Methods
Linking institutional and spatial analysis: Urbanism is concerned with understanding the spatial organisation and dynamics of the built en­vironment and with inventing new ways to main­tain spatial quality and equality. The MSc Urban­ism education develops core knowledge and skills as a basis for innovative and trans-disciplinary practical and theoretical applications. As noted above, Planning Complex Cities graduations focus on the integration of knowledge from the fields of geography, the political and planning sciences. They rely on methods that allow to understand knowledge in conjunction.  Conceptual and analytical frameworks from the fields of spatial planning, territorial governance, and political geography are of particular importance.

Comparative planning research: An important methodological approach in Planning Complex Cities graduations is comparative planning research. The Department of Urbanism holds an internationally recognized expertise on spatial planning systems and cultures. Graduations use this expertise for an understanding of the relative advantages and disadvantages of planning and governance approaches at their attention. A comparative perspective is also used to facilitate peer-to-peer learning.

Design and research: Urbanism at the TU Delft is a scien­tific design education, characterized by interaction between thinking (analysis and reflection) and do­ing (the speculative/intuitive imagination of spatial interventions). As in other MSc Urbanism graduations, design-led approaches play an important role in explorations of the Planning Complex Cities research theme. A particular angle on design is taken though: it is seen as an approach to not only explore desirable spatial outcomes but also desirable institutional change. Relevant methodological approaches include e.g. performance research, discourse analysis and the analysis of spatial representation.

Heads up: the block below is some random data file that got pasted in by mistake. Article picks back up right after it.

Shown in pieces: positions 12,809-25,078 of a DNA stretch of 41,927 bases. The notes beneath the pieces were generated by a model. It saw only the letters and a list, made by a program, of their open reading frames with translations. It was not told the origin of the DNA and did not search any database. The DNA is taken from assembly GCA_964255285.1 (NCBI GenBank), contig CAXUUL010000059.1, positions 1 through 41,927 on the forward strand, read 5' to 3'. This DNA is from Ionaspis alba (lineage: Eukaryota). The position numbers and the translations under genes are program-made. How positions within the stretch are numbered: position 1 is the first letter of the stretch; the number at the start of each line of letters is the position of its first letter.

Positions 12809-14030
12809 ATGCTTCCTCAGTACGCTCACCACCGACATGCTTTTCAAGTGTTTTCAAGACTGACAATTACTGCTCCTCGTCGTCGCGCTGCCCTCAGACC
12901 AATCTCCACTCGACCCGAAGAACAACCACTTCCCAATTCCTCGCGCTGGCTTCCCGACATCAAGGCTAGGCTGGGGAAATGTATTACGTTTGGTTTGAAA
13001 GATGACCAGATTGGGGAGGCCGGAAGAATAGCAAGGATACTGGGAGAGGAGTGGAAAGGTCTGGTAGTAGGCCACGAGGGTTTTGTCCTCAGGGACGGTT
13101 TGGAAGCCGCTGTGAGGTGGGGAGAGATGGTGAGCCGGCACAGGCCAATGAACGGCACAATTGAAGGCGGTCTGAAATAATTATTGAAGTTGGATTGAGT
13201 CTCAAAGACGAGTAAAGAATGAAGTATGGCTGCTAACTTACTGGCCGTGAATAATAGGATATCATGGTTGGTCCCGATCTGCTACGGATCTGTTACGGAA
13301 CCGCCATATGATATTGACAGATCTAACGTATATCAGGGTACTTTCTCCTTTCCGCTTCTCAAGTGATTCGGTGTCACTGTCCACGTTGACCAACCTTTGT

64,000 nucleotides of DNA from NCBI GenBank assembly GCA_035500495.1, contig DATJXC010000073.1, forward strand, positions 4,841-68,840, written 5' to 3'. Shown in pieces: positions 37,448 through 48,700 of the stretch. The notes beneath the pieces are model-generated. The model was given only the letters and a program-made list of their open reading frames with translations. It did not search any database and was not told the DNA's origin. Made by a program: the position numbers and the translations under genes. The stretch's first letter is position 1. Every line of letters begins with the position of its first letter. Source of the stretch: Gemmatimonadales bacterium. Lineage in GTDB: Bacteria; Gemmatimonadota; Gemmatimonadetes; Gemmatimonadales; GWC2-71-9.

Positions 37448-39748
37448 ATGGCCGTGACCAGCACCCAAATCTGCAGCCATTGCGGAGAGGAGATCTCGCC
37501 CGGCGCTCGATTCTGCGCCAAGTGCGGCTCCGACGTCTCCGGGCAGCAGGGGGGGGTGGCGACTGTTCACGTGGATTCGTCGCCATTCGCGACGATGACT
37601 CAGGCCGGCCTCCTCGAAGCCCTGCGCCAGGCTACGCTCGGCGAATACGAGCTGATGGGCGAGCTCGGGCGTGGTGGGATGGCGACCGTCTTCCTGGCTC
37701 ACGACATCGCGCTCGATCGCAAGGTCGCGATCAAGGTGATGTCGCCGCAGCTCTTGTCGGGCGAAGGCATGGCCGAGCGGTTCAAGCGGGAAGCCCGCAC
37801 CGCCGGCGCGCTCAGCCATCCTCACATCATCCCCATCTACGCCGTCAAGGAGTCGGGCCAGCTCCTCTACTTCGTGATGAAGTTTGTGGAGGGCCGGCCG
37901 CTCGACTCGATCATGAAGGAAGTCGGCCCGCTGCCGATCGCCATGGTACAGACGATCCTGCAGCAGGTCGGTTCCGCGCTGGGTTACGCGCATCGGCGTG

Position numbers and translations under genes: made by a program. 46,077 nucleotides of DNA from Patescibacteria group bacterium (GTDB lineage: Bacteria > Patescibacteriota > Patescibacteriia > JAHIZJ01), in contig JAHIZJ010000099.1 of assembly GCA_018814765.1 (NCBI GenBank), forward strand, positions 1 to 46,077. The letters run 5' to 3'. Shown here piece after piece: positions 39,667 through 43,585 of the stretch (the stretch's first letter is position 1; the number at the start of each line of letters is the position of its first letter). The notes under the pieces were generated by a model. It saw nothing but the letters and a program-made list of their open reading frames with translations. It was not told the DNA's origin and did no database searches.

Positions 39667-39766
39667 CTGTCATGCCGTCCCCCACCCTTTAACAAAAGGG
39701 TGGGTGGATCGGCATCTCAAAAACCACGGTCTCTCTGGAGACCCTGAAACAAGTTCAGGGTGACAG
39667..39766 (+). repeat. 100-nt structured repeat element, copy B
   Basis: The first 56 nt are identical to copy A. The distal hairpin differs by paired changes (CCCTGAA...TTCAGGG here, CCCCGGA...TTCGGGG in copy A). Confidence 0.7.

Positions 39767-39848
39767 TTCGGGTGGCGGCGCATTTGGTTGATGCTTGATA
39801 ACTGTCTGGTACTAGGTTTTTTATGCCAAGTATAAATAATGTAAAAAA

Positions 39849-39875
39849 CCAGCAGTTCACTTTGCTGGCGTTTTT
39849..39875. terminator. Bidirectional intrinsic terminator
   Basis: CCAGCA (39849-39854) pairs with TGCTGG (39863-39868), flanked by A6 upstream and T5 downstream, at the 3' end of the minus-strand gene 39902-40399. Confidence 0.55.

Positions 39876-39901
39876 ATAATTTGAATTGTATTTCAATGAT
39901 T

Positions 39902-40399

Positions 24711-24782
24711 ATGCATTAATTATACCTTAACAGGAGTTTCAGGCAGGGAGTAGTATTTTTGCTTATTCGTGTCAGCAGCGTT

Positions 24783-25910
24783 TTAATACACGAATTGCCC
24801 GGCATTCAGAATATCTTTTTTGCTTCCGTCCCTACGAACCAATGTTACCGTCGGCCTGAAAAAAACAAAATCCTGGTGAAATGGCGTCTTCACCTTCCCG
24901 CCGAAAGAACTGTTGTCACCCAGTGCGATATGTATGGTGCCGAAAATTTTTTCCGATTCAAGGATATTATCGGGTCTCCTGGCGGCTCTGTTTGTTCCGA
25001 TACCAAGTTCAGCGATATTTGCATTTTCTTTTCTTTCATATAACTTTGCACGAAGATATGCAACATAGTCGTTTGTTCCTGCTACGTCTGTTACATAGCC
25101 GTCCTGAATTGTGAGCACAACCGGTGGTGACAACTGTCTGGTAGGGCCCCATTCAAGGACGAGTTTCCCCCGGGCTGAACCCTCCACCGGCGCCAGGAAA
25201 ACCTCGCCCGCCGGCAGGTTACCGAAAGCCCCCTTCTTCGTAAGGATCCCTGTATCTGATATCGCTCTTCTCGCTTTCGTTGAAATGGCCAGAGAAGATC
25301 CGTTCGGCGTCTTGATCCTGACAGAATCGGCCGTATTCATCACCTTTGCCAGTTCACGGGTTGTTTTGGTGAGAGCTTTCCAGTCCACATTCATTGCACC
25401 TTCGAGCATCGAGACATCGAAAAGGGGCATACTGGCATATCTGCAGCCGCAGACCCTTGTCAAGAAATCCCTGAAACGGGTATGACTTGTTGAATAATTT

Graduation results
Trans-disciplinary approaches:
Planning Complex Cities graduations draw on knowledge from the fields of design, planning, the political sciences, and geography. They are trained to apply trans-disciplinary approaches.

Internationalisation: Planning Complex Cities graduations investigate Urbanism in regions around the globe. Through an orientation towards a variety of settings, students learn to systematically encounter and appreciate differences among spatial, cultural and political circumstances.

Planning systems, approaches, and tools: All Planning Complex Cities graduations involve knowledge about planning. They consider planning systems in place, as well as the approaches and tools that there are. Their ability to develop projects that have a procedural and strategic quality is enhanced.

Institutional practices: Planning Complex Cities graduations pay particular attention to the role of institutions in Urbanism projects and strategies. Students learn how to involve the interests, responsibilities and resources of actors. Their ability to position themselves in societal and political debate is enhanced.

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  1. Pingback: Complex Cities – Planning for Change |